Document Detail

Cardiac autonomic control and treatment of hostility: a randomized controlled trial.
MedLine Citation:
PMID:  20028833     Owner:  NLM     Status:  MEDLINE    
OBJECTIVE: To test whether reduction in hostility increases autonomic regulation of the heart.
METHODS: In this randomized controlled trial, participants were 158 healthy adults, aged 20 years to 45 years, who were 1 standard deviation (SD) above national norms on the Cook-Medley Hostility and the Spielberger Trait Anger Indices. Participants also were interviewed, using the Interpersonal Hostility Assessment Technique (IHAT). They were randomly assigned to a 12-week cognitive behavior therapy program for hostility reduction or a wait-list control condition. The main outcome measure was cardiac autonomic modulation, measured as RR interval variability (RRV) derived from 24-electrocardiographic recordings.
RESULTS: In a multivariate analysis of variance assessing psychological outcomes of hostility, anger, and IHAT scores, there was a significant treatment effect with an average reduction across the three outcomes that was approximately 0.7 SD (ES = 0.685, SE = 0.184, p < .001) greater for the intervention group than for the control group. In contrast, the change in heart rate was -0.14 beat/min (95% Confidence Interval [CI] = -2.43, 2.14) in treatment participants and -1.36 beat/min (95% CI = -3.28, 0.61) in wait-list participants. High-frequency RRV, an index of cardiac parasympathetic modulation, increased by 0.07 ln ms(2) (95% CI = -0.10, 0.24) for participants in the treatment condition and decreased by 0.04 ln ms(2) (95% CI = -0.18, 0.10) for participants in the wait-list condition. These differences were not significant. The findings for other indices of RRV were similar.
CONCLUSIONS: Reduction of hostility and anger was not accompanied by increases in cardiac autonomic modulation. These findings raise questions about the status of disordered autonomic nervous system regulation of the heart as a pathophysiological mechanism underlying the hostility-heart disease relationship and about whether hostility itself is a mechanism or merely a marker of elevated risk of heart disease.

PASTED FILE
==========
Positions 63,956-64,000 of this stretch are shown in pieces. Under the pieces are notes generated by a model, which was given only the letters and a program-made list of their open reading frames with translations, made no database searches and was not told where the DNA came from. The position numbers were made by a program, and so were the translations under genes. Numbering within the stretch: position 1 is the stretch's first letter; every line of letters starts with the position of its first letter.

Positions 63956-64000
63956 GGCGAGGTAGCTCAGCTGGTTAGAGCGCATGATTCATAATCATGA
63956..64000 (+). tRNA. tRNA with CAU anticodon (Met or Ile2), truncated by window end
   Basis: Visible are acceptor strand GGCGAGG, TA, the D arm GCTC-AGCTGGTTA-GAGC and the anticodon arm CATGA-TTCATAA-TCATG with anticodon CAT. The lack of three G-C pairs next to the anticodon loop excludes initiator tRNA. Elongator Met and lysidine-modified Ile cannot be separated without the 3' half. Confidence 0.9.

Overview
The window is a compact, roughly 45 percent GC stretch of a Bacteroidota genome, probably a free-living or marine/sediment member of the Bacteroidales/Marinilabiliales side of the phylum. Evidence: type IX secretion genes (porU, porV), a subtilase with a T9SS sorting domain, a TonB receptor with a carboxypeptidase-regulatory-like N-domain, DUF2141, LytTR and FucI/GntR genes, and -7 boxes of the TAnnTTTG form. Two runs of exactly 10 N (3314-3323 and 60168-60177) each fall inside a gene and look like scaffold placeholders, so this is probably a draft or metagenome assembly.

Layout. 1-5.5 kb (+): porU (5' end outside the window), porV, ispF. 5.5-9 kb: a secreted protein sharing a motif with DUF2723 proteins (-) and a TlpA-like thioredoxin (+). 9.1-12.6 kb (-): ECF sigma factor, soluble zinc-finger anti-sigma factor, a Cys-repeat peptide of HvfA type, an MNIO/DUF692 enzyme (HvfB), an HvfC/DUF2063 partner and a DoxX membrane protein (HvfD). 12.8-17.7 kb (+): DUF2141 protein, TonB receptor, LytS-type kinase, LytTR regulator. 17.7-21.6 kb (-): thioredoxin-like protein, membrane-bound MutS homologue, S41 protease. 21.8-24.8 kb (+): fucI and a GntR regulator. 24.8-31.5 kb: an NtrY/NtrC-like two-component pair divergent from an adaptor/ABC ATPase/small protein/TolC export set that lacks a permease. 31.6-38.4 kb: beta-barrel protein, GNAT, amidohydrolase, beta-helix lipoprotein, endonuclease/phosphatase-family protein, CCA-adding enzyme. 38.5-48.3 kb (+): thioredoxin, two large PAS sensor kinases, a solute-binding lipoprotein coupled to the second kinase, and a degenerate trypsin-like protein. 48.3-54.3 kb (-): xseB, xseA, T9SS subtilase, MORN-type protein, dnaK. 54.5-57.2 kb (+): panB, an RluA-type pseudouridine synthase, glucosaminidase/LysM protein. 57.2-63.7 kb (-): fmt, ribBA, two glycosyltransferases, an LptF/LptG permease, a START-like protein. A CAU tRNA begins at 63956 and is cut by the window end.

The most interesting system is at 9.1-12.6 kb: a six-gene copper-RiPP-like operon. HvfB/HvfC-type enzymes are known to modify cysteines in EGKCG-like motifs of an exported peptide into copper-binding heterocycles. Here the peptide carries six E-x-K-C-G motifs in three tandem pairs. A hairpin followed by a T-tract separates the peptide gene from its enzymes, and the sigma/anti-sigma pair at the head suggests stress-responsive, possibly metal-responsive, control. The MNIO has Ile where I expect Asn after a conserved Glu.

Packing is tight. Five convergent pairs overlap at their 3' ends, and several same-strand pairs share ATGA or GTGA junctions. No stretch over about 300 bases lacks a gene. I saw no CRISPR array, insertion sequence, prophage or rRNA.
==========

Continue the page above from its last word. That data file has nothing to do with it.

Richard P Sloan; Peter A Shapiro; Ethan E Gorenstein; Felice A Tager; Catherine E Monk; Paula S McKinley; Michael M Myers; Emilia Bagiella; Ivy Chen; Richard Steinman; J Thomas Bigger
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Publication Detail:
Type:  Comparative Study; Journal Article; Randomized Controlled Trial; Research Support, N.I.H., Extramural; Research Support, Non-U.S. Gov't     Date:  2009-12-22
Journal Detail:
Title:  Psychosomatic medicine     Volume:  72     ISSN:  1534-7796     ISO Abbreviation:  Psychosom Med     Publication Date:  2010 Jan 
Date Detail:
Created Date:  2010-01-08     Completed Date:  2010-03-09     Revised Date:  2013-05-31    
Medline Journal Info:
Nlm Unique ID:  0376505     Medline TA:  Psychosom Med     Country:  United States    
Other Details:
Languages:  eng     Pagination:  1-8     Citation Subset:  IM    
Division of Behavioral Medicine, Department of Psychiatry, Columbia University Medical Center, New York, NY 10032, USA.
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MeSH Terms
Analysis of Variance
Autonomic Nervous System / physiology*,  physiopathology
Autonomic Nervous System Diseases / physiopathology
Blood Pressure / physiology
Cognitive Therapy / methods*
Coronary Disease / epidemiology,  physiopathology
Electrocardiography, Ambulatory / methods,  statistics & numerical data*
Heart / innervation*,  physiopathology
Heart Rate / physiology
Middle Aged
Outcome Assessment (Health Care)
Personality Inventory
Risk Factors
Waiting Lists
Grant Support

From MEDLINE®/PubMed®, a database of the U.S. National Library of Medicine

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